Canine Distemper Virus (CDV)

Canine distemper virus can infect many species including domestic dogs, wolves, coyotes, foxes, ferrets, skunks, and raccoons. Although relatively unstable in the environment, the wide host range and worldwide disease distribution allow for increased risk of virus exposure for free-roaming dogs.

CDV vaccines are considered core vaccines, recommended for all dogs regardless of geographical location. CDV vaccines contain modified-live virus (MLV), high-titer, low-passage (less attenuated) modified-live virus, or a (recombinant) canarypox vector with targeted CDV genes. The minimum age to begin the primary vaccination protocol in puppies is 6–8 wk. MLV vaccines can be blocked, however, by maternally derived antibodies (MDA) against CDV, which decline exponentially over time and are usually absent by 12–14 wk of age. Revaccination is therefore recommended at 2 to 4 wk intervals until greater than 16 wk old; 18–20 wk of age may be preferred particularly in areas of high CDV risk.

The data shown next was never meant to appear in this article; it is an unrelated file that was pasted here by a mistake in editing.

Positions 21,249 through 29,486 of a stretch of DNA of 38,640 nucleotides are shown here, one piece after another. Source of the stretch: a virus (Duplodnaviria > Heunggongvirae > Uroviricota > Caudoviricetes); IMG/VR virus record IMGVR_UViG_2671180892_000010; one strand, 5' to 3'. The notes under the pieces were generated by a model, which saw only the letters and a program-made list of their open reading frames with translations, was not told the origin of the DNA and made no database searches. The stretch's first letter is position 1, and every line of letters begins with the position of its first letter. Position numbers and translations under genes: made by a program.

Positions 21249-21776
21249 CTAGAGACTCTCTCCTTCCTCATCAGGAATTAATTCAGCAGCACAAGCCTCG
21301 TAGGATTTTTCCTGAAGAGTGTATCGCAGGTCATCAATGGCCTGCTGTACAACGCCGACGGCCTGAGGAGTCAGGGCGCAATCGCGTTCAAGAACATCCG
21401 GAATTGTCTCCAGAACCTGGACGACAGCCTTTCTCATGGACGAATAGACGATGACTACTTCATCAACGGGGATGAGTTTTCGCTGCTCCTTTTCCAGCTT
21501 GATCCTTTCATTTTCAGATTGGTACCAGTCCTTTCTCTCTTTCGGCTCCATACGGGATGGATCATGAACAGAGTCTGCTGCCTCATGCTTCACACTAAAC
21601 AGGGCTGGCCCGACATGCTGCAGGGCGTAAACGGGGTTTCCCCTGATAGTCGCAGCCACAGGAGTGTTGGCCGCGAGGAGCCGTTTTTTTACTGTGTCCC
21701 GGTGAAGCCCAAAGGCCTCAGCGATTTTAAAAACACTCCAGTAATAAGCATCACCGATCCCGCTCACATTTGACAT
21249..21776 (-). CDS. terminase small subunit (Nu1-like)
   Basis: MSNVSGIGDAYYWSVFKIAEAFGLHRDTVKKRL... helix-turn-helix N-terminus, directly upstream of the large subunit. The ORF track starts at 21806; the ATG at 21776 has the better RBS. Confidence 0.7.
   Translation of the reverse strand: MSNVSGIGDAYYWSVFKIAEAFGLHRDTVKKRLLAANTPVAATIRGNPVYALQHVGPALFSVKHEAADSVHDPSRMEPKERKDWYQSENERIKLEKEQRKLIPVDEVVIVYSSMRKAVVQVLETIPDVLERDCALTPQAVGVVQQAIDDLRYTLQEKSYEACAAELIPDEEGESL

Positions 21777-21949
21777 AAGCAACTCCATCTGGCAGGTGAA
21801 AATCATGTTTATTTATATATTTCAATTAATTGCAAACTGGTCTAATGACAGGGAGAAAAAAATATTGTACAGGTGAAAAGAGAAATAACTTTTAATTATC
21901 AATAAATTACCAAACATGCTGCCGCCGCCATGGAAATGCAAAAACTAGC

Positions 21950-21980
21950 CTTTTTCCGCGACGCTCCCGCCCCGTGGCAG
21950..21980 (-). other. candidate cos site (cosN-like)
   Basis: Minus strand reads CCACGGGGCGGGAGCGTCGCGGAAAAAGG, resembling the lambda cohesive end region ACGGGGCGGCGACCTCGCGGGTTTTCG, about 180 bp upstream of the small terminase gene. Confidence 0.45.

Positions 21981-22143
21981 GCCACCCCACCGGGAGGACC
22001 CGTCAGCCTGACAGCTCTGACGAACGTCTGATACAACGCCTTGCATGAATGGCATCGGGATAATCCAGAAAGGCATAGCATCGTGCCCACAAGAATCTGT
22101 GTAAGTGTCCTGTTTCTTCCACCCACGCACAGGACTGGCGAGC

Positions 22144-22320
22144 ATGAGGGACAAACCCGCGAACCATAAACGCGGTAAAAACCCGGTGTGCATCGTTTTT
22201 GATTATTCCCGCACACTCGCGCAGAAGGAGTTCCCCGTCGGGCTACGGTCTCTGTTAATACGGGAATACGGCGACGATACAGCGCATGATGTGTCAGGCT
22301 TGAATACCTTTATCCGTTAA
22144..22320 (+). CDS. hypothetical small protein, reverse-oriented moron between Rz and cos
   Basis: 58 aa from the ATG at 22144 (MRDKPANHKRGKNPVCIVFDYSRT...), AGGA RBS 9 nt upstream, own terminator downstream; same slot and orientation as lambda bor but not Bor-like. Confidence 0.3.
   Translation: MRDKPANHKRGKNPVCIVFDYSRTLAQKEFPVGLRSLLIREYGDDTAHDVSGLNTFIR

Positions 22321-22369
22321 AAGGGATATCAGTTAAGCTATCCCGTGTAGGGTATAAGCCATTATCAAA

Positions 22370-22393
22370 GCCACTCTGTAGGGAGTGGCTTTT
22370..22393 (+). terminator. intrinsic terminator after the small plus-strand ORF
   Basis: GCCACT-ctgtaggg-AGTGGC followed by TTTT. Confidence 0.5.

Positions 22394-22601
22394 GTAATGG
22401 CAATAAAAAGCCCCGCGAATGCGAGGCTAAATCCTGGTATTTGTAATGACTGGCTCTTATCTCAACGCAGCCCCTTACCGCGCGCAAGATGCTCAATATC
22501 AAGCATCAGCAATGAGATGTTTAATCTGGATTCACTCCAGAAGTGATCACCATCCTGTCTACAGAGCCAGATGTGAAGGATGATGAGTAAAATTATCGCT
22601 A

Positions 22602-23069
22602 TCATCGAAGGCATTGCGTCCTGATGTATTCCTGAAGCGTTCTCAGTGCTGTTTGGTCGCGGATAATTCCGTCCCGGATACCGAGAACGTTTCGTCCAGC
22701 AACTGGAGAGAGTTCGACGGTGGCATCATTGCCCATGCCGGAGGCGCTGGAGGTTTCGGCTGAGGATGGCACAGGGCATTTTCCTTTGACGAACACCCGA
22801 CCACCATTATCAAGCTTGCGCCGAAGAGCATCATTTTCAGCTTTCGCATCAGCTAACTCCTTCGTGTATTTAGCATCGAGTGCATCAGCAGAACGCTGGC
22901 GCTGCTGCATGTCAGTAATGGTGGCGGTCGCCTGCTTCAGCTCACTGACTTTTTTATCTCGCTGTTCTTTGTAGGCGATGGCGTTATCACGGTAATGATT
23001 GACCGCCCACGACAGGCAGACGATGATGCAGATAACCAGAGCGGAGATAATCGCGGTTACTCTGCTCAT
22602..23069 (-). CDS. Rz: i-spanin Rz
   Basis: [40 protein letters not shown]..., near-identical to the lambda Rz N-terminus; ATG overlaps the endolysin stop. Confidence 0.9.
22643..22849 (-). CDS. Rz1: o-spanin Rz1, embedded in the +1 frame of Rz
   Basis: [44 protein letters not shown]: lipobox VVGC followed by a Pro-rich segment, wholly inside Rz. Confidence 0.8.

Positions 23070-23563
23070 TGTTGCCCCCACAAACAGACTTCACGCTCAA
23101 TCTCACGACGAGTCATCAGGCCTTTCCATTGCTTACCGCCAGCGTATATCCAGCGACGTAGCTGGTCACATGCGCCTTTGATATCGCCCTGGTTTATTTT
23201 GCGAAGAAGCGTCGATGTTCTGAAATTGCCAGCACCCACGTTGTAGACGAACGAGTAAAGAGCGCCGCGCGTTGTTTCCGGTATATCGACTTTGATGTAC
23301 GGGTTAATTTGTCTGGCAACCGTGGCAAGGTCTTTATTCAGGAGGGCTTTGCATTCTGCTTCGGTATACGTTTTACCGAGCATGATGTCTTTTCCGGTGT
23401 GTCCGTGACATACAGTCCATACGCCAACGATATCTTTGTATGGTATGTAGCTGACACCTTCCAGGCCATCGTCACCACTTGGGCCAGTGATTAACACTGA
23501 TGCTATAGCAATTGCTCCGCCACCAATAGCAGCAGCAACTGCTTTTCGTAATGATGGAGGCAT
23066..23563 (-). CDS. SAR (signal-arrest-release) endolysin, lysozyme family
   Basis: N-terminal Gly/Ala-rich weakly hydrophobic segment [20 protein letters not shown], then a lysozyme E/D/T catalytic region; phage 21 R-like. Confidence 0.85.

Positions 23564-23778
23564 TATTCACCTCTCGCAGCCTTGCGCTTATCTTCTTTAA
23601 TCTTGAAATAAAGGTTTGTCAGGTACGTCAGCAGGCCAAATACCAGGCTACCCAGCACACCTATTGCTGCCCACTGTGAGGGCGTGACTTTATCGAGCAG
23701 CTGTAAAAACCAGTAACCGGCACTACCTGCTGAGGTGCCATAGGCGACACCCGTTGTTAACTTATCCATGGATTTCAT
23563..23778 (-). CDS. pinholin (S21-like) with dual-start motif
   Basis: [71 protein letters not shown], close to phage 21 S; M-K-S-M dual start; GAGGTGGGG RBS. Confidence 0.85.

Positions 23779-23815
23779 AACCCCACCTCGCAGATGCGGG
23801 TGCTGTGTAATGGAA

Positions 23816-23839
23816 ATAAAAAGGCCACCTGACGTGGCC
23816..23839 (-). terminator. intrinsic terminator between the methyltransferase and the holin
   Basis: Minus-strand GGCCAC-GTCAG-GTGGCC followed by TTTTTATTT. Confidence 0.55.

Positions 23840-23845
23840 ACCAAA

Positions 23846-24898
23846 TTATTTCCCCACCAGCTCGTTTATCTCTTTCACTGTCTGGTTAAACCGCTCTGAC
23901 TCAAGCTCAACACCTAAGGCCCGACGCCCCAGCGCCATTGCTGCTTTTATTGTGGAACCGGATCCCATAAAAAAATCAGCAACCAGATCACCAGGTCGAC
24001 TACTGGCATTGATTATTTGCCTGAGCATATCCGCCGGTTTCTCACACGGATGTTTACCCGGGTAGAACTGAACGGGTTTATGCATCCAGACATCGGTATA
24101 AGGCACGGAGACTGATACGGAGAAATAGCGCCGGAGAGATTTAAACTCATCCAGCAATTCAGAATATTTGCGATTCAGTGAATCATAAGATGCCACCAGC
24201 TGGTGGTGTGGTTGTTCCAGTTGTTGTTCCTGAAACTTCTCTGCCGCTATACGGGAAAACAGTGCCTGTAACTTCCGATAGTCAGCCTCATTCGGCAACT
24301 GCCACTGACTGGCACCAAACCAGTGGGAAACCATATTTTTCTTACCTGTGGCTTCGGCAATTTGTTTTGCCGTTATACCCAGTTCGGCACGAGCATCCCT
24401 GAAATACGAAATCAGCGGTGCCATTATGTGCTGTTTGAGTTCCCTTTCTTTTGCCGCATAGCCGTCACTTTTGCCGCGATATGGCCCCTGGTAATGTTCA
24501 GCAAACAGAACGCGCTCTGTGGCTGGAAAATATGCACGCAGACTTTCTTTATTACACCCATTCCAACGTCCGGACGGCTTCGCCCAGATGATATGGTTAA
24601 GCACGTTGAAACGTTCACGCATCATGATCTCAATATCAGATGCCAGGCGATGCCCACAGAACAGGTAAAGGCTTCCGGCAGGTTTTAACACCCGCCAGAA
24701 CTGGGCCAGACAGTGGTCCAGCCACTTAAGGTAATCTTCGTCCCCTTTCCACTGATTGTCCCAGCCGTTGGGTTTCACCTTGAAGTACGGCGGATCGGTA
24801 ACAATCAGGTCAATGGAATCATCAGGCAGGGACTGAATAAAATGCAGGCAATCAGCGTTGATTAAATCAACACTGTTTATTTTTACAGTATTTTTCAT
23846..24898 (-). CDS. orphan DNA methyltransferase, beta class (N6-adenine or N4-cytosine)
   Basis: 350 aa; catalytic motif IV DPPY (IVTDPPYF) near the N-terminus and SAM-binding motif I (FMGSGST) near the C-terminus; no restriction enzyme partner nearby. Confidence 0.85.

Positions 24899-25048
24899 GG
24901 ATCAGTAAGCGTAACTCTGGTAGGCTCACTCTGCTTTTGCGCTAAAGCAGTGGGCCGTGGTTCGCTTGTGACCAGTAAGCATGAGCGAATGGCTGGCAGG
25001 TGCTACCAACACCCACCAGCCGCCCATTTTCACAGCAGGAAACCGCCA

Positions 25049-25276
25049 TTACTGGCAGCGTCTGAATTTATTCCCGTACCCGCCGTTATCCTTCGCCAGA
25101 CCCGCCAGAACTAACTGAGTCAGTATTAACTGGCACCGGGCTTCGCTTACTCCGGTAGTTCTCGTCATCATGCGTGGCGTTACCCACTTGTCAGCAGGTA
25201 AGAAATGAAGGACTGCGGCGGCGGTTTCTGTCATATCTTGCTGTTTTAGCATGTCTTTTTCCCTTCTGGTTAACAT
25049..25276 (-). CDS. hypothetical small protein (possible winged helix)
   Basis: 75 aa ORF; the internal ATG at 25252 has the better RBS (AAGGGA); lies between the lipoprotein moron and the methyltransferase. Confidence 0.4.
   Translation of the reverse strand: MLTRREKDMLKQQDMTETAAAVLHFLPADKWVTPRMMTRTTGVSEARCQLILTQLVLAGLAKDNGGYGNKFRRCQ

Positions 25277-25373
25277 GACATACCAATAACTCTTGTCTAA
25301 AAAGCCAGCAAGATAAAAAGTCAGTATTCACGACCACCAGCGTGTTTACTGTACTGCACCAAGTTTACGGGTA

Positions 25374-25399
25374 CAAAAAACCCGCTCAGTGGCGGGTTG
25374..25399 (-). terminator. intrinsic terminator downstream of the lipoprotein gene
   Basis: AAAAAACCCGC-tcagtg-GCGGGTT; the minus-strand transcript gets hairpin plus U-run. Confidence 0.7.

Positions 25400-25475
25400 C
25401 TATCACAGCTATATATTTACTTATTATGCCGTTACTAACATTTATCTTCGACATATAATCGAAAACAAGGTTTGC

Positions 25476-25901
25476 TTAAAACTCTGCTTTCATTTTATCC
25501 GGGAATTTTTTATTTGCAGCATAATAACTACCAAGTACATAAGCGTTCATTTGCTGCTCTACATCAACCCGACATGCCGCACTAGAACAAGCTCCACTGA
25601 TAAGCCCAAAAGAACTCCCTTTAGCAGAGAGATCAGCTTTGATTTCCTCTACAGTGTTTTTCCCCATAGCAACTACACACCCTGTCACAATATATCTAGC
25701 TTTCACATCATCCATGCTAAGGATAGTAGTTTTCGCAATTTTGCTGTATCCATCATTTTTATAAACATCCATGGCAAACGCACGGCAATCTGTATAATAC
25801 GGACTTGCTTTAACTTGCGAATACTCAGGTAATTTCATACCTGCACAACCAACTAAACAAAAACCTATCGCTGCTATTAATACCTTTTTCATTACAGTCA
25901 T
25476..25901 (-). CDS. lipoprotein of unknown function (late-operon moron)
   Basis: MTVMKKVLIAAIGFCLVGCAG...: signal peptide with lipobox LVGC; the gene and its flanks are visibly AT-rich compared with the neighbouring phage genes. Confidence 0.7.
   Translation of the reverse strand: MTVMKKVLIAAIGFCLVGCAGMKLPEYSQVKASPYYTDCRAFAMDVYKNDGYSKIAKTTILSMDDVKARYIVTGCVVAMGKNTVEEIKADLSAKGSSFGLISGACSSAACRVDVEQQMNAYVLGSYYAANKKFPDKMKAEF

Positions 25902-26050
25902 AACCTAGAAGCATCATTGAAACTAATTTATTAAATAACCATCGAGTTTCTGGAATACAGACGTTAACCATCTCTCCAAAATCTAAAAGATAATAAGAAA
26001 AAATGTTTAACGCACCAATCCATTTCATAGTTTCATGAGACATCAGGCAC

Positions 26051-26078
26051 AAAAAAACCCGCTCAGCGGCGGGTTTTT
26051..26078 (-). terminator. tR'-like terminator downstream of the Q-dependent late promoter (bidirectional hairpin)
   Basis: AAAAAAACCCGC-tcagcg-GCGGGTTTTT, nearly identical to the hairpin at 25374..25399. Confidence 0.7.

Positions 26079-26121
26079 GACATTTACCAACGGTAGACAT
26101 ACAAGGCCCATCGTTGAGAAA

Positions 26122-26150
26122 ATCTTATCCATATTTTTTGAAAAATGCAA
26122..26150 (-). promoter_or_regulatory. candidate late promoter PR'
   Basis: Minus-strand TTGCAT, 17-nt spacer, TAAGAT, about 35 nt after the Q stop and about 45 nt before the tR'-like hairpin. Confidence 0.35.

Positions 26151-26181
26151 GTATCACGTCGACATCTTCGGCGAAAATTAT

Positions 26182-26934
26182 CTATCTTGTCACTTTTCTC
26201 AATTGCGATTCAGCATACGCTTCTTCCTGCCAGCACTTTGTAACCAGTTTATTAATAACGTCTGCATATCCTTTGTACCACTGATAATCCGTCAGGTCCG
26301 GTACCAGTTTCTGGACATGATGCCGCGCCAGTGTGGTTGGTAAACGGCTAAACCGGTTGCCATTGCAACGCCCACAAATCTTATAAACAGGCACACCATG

After the primary puppy series of vaccinations, a booster should be administered within 1 yr. Thereafter, interval boosters every 3 yr are recommended; annual boosters are not necessary. Longer (>3 yr) duration of immunity after vaccination has been suggested11 but is largely unsubstantiated in the peer-reviewed literature.

Detection of CDV antibodies after vaccination can be performed by hemagglutination inhibition (HI), virus neutralization (VN), or enzyme-linked immunosorbent assay (ELISA). (See the guidelines section on Utilization and Interpretation of Serologic Titers).

These guidelines are generously supported by Boehringer Ingelheim Animal Health, Elanco Animal Health, Merck Animal Health and Zoetis Petcare.